Detroit Lions Draft Picks: Results, Analysis and Grades
The Detroit Lions didn't make the 2014 NFL draft trade you were hoping for, but that doesn't mean they weren't active. And active drafters require quick grades because you need football analysis. Now.
Luckily, there's no need to worry. We've got you covered.
Now that you've enjoyed the draft, it's time to start dissecting it from every angle, beginning with grades and analysis.
Brandon Alisoglu is a Detroit Lions featured columnist who has written about the Lions on multiple sites. He also co-hosts a Lions-centric podcast,Lions Central Radio. Yell at him on Twitter about how wrong he is@BrandonAlisoglu.
All combine statistics are courtesy of NFL.com.
Round 1, Pick 10: Tight End Eric Ebron
After missing out on wide receivers Sammy Watkins and Mike Evans, the Lions didn't waste any time on the clock making their pick. If nothing else, they were sure of who they wanted—tight end Eric Ebron.
Judging from the texts I'm receiving, fans are going to require some persuasion that this was the right pick. With multi-tool tight end Brandon Pettigrew re-signed and last year's darling Joseph Fauria looking for a bigger role, this certainly wasn't a need.
However, fans need to realize that moving up for one of the so-called studs of this draft would have been expensive. Just to get Watkins, the Buffalo Bills gave up two first-rounders and a fourth. That's a steep price.
Plus, general manager Martin Mayhew has never cared about what the fans think, and this time he was absolutely right. Ebron can do the same things that Jimmy Graham does for New Orleans, a.k.a. the last team that employed new offensive coordinator Joe Lombardi.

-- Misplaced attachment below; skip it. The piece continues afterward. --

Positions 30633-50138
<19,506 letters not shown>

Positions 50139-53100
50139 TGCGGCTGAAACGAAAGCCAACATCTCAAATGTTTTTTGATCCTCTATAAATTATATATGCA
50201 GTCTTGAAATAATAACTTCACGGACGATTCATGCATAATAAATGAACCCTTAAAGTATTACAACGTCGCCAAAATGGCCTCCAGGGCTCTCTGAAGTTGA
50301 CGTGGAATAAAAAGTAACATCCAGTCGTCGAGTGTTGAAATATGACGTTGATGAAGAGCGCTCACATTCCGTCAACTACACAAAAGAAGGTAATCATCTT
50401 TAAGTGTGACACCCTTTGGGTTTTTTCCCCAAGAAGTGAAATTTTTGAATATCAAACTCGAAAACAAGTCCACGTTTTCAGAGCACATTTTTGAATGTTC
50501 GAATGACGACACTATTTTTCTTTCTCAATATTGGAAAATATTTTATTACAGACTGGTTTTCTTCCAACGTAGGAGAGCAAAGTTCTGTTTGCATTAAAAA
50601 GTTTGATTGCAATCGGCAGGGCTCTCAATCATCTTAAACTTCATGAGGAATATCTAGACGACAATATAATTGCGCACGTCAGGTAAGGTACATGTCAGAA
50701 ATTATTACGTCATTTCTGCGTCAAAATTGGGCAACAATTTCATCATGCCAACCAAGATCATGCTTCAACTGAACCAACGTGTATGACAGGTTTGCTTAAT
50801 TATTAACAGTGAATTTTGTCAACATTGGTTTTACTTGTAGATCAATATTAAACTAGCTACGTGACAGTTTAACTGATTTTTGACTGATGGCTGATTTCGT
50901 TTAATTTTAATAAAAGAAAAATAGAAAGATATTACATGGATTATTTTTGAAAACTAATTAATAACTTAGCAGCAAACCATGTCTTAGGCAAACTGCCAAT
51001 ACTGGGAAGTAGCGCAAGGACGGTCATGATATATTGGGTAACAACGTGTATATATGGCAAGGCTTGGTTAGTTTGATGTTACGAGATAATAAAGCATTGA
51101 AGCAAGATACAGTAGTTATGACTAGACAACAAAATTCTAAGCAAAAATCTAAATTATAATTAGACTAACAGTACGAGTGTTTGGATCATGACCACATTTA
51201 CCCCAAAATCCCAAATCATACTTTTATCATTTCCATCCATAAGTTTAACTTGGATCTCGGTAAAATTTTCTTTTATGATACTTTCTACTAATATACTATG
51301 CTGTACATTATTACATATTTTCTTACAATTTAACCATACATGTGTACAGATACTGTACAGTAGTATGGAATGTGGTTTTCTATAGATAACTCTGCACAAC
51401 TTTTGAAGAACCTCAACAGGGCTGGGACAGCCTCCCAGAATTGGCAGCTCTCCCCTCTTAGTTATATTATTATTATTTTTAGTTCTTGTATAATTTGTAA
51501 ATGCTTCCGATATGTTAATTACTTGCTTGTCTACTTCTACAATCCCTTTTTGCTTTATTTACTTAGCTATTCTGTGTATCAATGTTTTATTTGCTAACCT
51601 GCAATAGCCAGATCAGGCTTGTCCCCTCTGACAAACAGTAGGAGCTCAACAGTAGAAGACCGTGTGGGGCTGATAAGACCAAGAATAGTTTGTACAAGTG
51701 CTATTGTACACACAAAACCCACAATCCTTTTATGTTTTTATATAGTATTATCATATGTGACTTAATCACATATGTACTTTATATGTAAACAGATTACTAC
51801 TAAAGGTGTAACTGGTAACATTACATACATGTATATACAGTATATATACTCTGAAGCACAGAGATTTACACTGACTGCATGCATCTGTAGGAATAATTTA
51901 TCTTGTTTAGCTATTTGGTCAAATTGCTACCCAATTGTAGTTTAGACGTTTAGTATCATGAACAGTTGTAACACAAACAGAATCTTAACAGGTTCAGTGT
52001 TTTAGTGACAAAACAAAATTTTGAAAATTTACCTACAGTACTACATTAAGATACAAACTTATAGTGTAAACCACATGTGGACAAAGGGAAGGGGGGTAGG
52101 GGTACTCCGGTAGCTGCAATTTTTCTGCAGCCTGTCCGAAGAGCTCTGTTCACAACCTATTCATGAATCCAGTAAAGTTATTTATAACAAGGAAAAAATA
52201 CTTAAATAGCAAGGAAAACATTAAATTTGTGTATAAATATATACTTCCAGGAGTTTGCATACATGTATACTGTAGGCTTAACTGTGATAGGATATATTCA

Ebron is a physical freak who will be moved all over the field to create mismatches. Fans might not have gotten the receiver they wanted, but they might find that they got the one they needed.
Round 2, Pick 40: Trade Up for Linebacker Kyle Van Noy
The trade everyone expected the Lions to make came a day late but was anything but a dollar short.
By giving up picks No. 45, 111 and 227, Detroit was able to move up five spots and reunite Ziggy Ansah with his old college roommate—linebacker Kyle Van Noy.
Van Noy represents an immediate upgrade over incumbent starter Ashlee Palmer thanks to his ability to rush the passer as well as drop into coverage.
Defensive coordinator Teryl Austin believes in creating pressure from a multitude of angles. Van Noy is perfect for that. His 4.71 speed will help him finish what his impressive array of pass-rushing moves will start.
Everyone knew Detroit needed an outside backer to round out the front seven. The secondary might still be a liability, but opposing quarterbacks will have just a split-second shorter to find those holes.
Don't look now, but Mayhew is building the foundation of another solid draft class.
Round 3, Pick 76: Center Travis Swanson
The Lions stayed put in the third round and ended up with a huge need pick.
Center Travis Swanson is a big man at 6'5" and 315 pounds. He isn't the best athlete, but he's a center, it isn't really necessary.
There are concerns about his ability to pass protect. There are concerns his "pear shape," per Alex Dunlap of Bleacher Report.
But in that same above linked scouting report, Matt Miller called him the best center in the draft. That was a popular notion until he had a poor showing at the Senior Bowl.
However, Swanson was one of the top offensive linemen in the SEC and will get a year at least to figure things out. Solid pick, but nothing to write home about.
Round 4, Pick 133: Cornerback Nevin Lawson
As expected, the Lions didn't make any bold moves as trade targets in the fourth round were probably not worth giving up a 2015 pick (compensatory picks cannot be traded).